American nurse Marie Hall made an emotional journey to Ireland to celebrate her 40th wedding anniversary and to trace her Irish roots. This is her story, in which describes how much her Irish ancestry means to her and what it was like to find her ancestral home.
I was always aware of my Irish ancestry. From infancy, my grandmother would sing the Irish Lullaby to us and tell us of her mother’s journey to the US from Ireland.
When my grandmother died in 1986, I felt there was a lost connection. She was no longer there to tell stories, the stories I now wish I had paid more attention to. The only way I could get that connection back was to start researching my ancestors.
I have known since I was a small girl that my great-grandmother and her sister had immigrated to the Boston area from Ireland. They left behind parents and a younger sister. I knew my great-grandmother had planned to return to Ireland to be the village nurse.
The story is, she was returning to Ireland and had booked passage for herself and her daughter, my grandmother, on the Lusitania. Prior to departure my grandmother’s cousin sustained a horrific burn. My gr-grandmother decided to stay in the US and nurse her back to health. They never made the trip and so avoided the tragedy of the ship sinking.
My great-great-grandparents were unaware of the change in plans and my g-g-grandfather left the village and set out to see if they had survived the trip. He was frantic!
My gr-grandmother and her daughter (my grandmother) stayed in the Boston MA area, where my gr-grandmother died in March of 1941.
I finally had a starting point
Initially, my search to trace my ancestors was sporadic as the surname KELLY in Ireland is as about as common as SMITH in the US. Among my family members there was some information known, but not really enough to start searching. We knew the names of my great-great-grandparents and that they had lived in Ireland. We also knew my gr-gr-grandfather was a tailor. I joined ancestry.com and started looking, although not very successfully.
A cousin hearing of my interest, sent me some information she had in her possession. Included was a picture of my gr-gr-grandparents, Thomas and Rose (Kinlan) Kelly and their daughter Annie, taken in Athlone around 1910. I finally had a starting point. The 1901 and 1911 census reports, confirmed I had found the “right” Kelly family.
I was aware the village of Brideswell had an annual festival in July. On June 4, 2014 I emailed firstname.lastname@example.org asking about the festival. My email was forwarded to a member of the festival committee who wrote to me saying “we would love to do something on your ancestors if you are interested”.
In 2014, my husband and I made a trip to Ireland for our 40th wedding anniversary. The trip was centred on the annual festival at Brideswell. I was communicating with a member of the planning committee. He seemed genuinely interested in my ancestors. I told him what I knew, not much.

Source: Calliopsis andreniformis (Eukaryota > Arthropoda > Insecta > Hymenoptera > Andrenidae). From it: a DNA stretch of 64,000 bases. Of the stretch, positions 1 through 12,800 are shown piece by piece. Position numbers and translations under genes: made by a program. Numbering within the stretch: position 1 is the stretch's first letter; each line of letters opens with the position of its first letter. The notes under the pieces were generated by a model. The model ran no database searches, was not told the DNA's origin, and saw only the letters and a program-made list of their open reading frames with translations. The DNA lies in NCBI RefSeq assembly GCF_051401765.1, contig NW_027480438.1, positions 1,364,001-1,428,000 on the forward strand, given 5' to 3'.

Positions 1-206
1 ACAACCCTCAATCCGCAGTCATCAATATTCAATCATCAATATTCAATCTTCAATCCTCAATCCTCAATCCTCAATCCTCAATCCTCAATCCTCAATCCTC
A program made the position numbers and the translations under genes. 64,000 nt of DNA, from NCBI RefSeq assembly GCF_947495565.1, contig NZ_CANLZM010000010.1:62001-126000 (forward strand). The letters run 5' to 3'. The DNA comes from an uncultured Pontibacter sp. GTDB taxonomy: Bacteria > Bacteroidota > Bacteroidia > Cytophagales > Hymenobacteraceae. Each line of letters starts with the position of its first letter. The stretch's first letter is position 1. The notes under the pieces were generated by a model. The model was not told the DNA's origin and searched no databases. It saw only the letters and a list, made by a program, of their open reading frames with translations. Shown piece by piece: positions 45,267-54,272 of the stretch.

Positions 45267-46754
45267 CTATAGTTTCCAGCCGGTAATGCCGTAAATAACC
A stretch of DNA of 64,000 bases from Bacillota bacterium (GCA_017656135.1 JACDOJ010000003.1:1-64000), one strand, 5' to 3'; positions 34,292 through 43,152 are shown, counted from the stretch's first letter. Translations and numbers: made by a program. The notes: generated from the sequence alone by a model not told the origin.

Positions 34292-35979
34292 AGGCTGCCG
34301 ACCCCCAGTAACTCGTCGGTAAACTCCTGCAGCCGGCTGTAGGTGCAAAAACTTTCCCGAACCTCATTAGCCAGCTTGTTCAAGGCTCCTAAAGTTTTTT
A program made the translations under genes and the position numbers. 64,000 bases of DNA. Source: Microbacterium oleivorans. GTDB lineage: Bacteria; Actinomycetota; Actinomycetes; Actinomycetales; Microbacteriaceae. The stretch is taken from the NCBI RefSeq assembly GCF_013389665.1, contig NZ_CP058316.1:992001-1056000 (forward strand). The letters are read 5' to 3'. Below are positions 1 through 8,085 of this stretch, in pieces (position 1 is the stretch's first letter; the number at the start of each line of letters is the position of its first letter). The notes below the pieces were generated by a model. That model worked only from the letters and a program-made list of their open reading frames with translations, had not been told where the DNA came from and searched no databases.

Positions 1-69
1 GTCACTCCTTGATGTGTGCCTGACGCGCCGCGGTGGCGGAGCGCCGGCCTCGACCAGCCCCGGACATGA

I was speechless and in tears
Upon our arrival to Brideswell, we were met by two members of the festival committee. Armed with an old map, one of the gentlemen from the village escorted us out to a field where my g-grandmother’s home had stood.
All that was left was a slight depression in the landscape and remnants of a rock wall. I was in tears, this is where my g-grandmother had lived over a 100 years ago! After Mass on Sunday, a lovely young woman named Grainne read the genealogy information she had been able to gather.
I was speechless and in tears! So kind and generous were the people of Brideswell!
It is not known when or why my ancestors left Brideswell or where they had gone. I have a copy of a picture taken of my g-g-grandparents and their daughter Annie in Athlone in 1910. And that is where the trail goes cold.
I was immediately in love with the island
At the outset, I knew I would not find family or grave sites. But the trip was absolutely worth it! To stand on the land where my g-grandmother had played as a child, to stand at the same baptismal font that had been used when she was baptized and to walk through her village as she once had…was all worth it!
I was incredibly excited to land in Ireland and fulfil not only a long-time dream of my own, but also of my gr-grandmother and grandmother. I was immediately in love with the island, the people and the history! I would love to return. We have talked of possibly returning after we retire! We were in Ireland only 9 days and our agenda was as full as it could be. There was so much we didn’t see and didn’t do!
I am married with 2 grown children and 5 grandchildren. At the age of 30 I decided to pursue a nursing education. My grandmother was so happy and would remind me over and over that her mother, my gr-grandmother had been a nurse.
My grandmother was present at my graduation/pinning ceremony, beaming. She was nearly blind and I don’t think she could see me but, beaming just the same. My nursing license arrived in the mail 3 months later…on the day of my grandmother’s funeral. I choose to believe it came from Heaven, from my grandmother and my great-grandmother. It could have come the day before of the day after…but it came that day.
My Irish heritage means the world to me. I am a mix of other nationalities as well… and the Irish blood is pretty diluted by now, but I hang on to the fact that it is there and I am IRISH.
Tell us what your Irish heritage means to you
Read more stories of people tracing their Irish ancestryJudith Fell, third generation Irish Australian. Dave Fleming - Canadian writer remembers childhood holidays in Ireland. Marie Hall, American nurse in search of her Irish roots. Bill Hughes, Baltimore actor traces his DNA ancestry.